Visiting Madinah-14 Dhul Hijjah


The hotel room swung open and our group leader dashed in bashfully, looking at us after giving salaam to everyone. “Brothers, prepare your things. We are going later today. You need to be ready by Zuhr. Be ready by Zuhr.”

Then in the next instant, he was gone, the door swinging back and forth in the wind of the air conditioning and the smell of the two day old greasy dahl wafting in and out of the room and making me queasy. “We better get ready,” Uncle Muhammad looked at us and gave a confirming gaze to brother Matloob.

Matloob, after surrendering to the dark side and having chicken and chips, was still ill from his indulgence not to mention the groin injury he aggravated on the walk to `Arafah from Mina. Madinah would be a welcome rest for him.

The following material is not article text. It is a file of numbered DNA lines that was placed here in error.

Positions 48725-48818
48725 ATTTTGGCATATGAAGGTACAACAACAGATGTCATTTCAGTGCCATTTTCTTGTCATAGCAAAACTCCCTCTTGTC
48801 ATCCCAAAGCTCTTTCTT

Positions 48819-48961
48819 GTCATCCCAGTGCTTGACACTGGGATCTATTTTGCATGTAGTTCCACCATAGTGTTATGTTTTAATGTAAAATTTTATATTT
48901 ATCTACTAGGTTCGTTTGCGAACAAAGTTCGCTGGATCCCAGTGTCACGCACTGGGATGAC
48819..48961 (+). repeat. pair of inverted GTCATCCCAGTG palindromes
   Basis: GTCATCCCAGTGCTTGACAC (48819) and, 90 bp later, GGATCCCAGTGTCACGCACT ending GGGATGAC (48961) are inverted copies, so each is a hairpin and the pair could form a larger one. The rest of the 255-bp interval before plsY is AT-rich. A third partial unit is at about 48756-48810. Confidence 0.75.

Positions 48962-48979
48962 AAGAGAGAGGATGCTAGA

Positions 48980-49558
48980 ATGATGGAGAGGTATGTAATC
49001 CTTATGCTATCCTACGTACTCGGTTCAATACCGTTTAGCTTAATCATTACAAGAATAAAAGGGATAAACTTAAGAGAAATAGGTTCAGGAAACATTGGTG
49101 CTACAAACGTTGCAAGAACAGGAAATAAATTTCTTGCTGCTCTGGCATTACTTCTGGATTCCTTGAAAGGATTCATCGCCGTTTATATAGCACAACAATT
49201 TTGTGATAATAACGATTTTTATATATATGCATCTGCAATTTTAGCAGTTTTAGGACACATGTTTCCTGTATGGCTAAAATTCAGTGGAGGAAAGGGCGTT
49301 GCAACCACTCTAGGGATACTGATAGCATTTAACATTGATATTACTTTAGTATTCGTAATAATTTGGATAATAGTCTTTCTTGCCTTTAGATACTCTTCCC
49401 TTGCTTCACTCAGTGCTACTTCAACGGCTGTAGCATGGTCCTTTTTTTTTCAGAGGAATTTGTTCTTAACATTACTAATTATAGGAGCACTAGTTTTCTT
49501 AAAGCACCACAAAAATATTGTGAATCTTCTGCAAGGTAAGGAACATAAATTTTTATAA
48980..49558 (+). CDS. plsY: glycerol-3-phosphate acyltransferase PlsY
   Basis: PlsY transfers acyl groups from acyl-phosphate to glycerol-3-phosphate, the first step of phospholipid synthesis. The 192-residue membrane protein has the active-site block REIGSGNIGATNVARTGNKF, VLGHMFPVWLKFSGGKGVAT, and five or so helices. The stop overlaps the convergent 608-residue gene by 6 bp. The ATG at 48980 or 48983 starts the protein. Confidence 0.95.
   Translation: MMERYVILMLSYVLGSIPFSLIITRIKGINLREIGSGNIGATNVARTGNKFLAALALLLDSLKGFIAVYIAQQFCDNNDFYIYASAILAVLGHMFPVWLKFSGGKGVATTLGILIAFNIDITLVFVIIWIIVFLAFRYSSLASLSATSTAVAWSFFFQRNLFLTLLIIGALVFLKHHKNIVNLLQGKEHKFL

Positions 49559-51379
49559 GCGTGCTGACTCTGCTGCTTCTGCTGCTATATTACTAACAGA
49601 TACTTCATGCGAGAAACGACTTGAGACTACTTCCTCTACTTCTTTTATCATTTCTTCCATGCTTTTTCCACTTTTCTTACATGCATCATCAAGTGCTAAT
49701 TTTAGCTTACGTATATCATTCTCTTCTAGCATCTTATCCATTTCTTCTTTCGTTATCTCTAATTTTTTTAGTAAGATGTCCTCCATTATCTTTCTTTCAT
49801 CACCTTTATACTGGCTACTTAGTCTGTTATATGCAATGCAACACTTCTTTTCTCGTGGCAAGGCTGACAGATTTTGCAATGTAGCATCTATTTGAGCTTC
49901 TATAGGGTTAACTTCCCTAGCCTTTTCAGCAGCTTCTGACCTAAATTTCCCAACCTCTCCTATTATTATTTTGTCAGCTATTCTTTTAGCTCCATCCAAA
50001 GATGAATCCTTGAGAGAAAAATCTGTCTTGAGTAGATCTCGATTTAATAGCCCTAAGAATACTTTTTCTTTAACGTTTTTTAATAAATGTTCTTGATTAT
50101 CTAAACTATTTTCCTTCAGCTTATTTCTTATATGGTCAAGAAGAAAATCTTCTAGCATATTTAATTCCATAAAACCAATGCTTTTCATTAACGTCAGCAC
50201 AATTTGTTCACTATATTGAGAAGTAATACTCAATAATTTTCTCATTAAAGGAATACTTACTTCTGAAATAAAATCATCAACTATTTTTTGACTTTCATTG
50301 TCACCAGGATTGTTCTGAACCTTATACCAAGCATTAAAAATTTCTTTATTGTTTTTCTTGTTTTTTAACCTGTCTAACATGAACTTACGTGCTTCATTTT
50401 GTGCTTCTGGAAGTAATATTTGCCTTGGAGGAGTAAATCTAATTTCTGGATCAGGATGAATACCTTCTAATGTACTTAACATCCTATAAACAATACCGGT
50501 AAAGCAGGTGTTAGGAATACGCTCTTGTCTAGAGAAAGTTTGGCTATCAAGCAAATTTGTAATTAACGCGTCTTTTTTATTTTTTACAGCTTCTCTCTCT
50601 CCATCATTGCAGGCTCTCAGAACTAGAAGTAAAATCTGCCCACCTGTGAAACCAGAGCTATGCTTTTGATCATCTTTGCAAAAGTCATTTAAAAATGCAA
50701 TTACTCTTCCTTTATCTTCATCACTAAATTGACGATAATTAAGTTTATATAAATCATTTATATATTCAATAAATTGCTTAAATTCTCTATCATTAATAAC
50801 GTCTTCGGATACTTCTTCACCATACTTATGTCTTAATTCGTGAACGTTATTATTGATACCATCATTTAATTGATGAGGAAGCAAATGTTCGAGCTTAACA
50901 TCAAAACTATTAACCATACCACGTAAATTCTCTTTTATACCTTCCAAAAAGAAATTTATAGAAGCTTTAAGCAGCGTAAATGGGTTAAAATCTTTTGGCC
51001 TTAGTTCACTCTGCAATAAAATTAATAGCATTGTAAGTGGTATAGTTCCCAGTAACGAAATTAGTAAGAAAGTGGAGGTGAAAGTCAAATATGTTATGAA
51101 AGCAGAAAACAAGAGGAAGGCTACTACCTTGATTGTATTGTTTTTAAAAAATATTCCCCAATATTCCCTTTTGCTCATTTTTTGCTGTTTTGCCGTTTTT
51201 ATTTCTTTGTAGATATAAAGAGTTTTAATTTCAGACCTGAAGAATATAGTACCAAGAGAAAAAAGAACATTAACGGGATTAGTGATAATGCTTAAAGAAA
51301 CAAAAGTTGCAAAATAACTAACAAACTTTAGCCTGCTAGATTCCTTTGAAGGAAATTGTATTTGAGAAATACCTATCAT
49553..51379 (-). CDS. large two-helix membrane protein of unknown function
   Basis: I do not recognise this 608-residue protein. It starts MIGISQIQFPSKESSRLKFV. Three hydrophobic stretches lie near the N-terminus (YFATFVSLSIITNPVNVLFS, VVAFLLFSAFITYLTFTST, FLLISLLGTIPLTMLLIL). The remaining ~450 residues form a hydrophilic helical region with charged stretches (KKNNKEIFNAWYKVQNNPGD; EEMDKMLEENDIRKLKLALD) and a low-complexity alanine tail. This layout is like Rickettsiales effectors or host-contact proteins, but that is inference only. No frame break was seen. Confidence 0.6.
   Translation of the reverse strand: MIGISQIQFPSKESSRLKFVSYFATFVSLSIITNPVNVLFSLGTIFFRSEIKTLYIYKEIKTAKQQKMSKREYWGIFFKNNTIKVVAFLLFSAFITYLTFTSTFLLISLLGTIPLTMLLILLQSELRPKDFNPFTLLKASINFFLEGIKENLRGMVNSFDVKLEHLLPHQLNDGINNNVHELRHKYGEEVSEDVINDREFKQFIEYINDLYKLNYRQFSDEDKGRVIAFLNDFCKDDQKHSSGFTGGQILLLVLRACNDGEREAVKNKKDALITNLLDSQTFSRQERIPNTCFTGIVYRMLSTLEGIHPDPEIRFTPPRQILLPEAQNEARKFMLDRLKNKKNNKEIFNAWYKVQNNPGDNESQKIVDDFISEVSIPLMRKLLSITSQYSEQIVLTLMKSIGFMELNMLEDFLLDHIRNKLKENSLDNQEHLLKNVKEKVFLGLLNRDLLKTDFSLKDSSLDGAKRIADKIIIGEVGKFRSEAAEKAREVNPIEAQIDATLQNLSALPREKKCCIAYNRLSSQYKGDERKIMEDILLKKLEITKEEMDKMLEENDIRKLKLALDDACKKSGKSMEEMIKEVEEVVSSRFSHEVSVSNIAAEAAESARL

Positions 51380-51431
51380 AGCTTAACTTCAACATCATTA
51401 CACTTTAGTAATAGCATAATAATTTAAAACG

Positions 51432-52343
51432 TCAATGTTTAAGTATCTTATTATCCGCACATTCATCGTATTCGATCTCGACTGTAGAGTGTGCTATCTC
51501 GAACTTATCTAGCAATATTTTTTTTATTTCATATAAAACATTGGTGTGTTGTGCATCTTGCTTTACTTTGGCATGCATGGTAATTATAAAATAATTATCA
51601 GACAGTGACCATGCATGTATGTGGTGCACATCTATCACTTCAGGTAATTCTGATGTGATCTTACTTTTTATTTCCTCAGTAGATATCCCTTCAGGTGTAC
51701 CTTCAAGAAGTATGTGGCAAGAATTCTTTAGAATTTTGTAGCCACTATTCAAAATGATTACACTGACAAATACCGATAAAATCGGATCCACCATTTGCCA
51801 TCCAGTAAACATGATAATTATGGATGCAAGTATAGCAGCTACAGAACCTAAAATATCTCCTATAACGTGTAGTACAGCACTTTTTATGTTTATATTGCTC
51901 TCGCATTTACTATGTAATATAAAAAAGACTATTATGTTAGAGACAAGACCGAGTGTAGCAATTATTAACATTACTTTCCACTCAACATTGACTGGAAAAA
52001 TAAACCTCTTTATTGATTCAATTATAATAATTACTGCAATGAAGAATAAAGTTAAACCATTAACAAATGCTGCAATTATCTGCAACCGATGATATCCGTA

Tanweer looked around and added thoughtfully, “We should get one last round of salad and fruit. Get ourselves readied up.” It was my turn to buy so I handed over the riyals that had King Fahd emblazoned on them.

Tanweer, Uncle Muhammad and I were off and headed to the market for the last time. We purchased our fruit and vegetables, water, juice and a few bags in preparation for the long haul to Madinah.

Some of the shopkeepers gave us a discount as we would be leaving soon. I stopped at the shop playing recitation of the Qur’an next to our hotel.

I purchased a few sets from the late Shaikhs `Abdullah al-Khulaifi, Mahmud Khalil al-Husri and the current great shaikh, Majdi Salim and a few other great reciters from Qatar and the like.